Here's the Real Reason Google Bought Songza Media
After settling at a new all-time high yesterday afternoon, U.S stocks are slightly higher on Wednesday morning, with the benchmark S&P 500 and the narrower Dow Jones Industrial Average both just on the green side of breakeven at 10:15 a.m. EDT. That may have something to do with ADP's latest U.S. employment report, which showed a whopping 281,000 increase in private payrolls in June -- beating the 213,000 consensus forecast and substantially higher than the top of the forecast range (at 240,000). That statistic is a good sign for Friday morning's June employment report from the Labor Department; it also suggests that the Federal Reserve's contrarian was right when he said last Thursday that "the Fed is closer to its goals than many people appreciate. ... I don't think markets -- and I'm not sure policymakers -- have really digested that's where we are." The economy ebbs and wanes, but secular growth stories roll on -- and so it goes with Google , which announced yesterday that it is buying streaming music start-up Songza Media, matching recent forays by Apple and Amazon.com in this area.
Although the value of the transaction was not disclosed -- Songza is a private company -- Google is thought to have paid above $15 million, or roughly $3 for every one of Songza's 5.5 million subscribers.
In acquiring Songza, Google is responding to an important trend: selling music is giving way to renting it as the preferred model. U.S. sales of single downloads slid 6% to 1.3 billion tracks last year, while album downloads were flat at 118 million. Meanwhile, streaming music services such as Pandora and Spotify have been adding users at a furious pace.
In order to differentiate themselves from these services, which use algorithms to put together playlists for their users, the key concept right now appears to be "curation." Or, as Google said in its announcement, "[Songza has] built a great service which uses contextual expert-curated playlists to give you the right music at the right time."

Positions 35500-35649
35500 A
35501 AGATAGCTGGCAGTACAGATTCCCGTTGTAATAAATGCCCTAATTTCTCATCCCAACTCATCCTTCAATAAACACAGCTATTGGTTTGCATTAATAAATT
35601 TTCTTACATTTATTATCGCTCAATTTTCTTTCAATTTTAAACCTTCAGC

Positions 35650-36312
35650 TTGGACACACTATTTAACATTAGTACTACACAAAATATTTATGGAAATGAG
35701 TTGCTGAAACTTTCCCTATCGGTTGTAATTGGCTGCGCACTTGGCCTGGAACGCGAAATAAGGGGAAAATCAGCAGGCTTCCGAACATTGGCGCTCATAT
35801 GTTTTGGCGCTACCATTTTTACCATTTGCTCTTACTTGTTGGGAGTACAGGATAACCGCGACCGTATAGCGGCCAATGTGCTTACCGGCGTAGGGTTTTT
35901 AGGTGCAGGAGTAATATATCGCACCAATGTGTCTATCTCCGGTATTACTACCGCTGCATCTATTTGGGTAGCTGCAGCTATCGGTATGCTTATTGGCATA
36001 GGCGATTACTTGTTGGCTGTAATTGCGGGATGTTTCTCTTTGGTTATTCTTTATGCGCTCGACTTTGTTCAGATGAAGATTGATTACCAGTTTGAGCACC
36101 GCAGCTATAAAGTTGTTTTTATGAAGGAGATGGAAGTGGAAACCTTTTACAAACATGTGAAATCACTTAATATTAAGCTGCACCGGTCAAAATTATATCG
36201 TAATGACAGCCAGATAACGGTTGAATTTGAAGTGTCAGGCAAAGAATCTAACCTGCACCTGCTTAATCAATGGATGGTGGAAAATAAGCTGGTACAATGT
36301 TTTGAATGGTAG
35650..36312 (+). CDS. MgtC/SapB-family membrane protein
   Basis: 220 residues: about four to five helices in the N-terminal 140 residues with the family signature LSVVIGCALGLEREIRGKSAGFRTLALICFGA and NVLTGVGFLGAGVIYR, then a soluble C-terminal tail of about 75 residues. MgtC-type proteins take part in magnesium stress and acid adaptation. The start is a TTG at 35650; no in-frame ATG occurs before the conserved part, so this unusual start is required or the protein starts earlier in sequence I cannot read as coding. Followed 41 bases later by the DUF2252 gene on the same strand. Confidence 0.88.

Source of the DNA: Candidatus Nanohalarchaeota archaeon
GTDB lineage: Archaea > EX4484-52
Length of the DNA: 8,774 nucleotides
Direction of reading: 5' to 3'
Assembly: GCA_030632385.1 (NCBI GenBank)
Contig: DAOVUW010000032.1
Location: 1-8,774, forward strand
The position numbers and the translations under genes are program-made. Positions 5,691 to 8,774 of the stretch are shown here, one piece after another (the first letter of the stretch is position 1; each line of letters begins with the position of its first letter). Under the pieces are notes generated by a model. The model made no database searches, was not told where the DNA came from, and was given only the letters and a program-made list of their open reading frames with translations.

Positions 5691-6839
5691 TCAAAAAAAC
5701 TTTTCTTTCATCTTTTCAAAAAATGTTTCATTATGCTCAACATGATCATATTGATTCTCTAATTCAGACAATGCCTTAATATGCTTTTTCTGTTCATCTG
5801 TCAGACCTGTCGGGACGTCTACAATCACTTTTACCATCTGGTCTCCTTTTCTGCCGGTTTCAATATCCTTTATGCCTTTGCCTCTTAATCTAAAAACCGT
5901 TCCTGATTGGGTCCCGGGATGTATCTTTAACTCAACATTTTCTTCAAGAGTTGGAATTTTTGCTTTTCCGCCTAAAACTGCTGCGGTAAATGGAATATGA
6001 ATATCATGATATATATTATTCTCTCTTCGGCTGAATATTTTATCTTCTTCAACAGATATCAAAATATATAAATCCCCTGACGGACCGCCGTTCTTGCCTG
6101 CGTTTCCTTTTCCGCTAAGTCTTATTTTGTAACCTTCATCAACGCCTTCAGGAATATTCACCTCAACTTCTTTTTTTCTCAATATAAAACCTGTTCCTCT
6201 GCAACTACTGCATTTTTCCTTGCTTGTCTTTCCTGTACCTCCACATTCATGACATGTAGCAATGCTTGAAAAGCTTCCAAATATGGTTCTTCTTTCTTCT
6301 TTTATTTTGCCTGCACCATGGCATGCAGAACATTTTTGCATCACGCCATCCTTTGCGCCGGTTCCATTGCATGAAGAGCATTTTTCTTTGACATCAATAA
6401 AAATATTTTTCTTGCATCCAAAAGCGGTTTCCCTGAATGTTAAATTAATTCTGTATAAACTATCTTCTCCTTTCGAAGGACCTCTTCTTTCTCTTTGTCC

Similarly, when Apple announced in May it was acquiring Beats Electronics -- its largest-ever acquisition -- CEO Tim Cook said, "We love the [Beats Music] subscription service that they built -- we think it's the first subscription service that really got it right."
Both Songza and Beats Music have teams of experts that develop playlists adapted to different moods and activities. However, Songza appears to have taken its curation process further, creating playlists according to variables such as the time of the day, day of the week or user's location. That know-how has applications beyond just serving up the right music to a listener, including displaying better targeted contextual ads or buying recommendations.
Or, as Songza Media CEO Elias Roman told The Wall Street Journal: "Historically the [Internet] has been about searching and browsing. The future isn't about people finding things, it's about things finding people." In other words, the next frontier in e-commerce for a company like Google isn't showing people what they ask for, it's showing people what they want without being asked. At an estimated $15 million, Songza Media is a small acquisition for Google, but it could have an impact beyond the search giant's ambitions in streaming music.
Leaked: Apple's next smart device (warning, it may shock you)
Apple recently recruited a secret-development "dream team" to guarantee its newest smart device was kept hidden from the public for as long as possible. But the secret is out, and some early viewers are claiming its everyday impact could trump the iPod, iPhone, and the iPad. In fact, ABI Research predicts 485 million of this type of device will be sold per year. But one small company makes Apple's gadget possible. And its stock price has nearly unlimited room to run for early in-the-know investors. To be one of them, and see Apple's newest smart gizmo, just click here!
The article Here's the Real Reason Google Bought Songza Media originally appeared on Fool.com.Alex Dumortier, CFA has no position in any stocks mentioned. The Motley Fool recommends Amazon.com, Apple, Google (A shares), and Google (C shares). The Motley Fool owns shares of Amazon.com, Apple, Google (A shares), and Google (C shares). Try any of our Foolish newsletter services free for 30 days. We Fools may not all hold the same opinions, but we all believe that considering a diverse range of insights makes us better investors. The Motley Fool has a disclosure policy.
Copyright © 1995 - 2014 The Motley Fool, LLC. All rights reserved. The Motley Fool has a disclosure policy.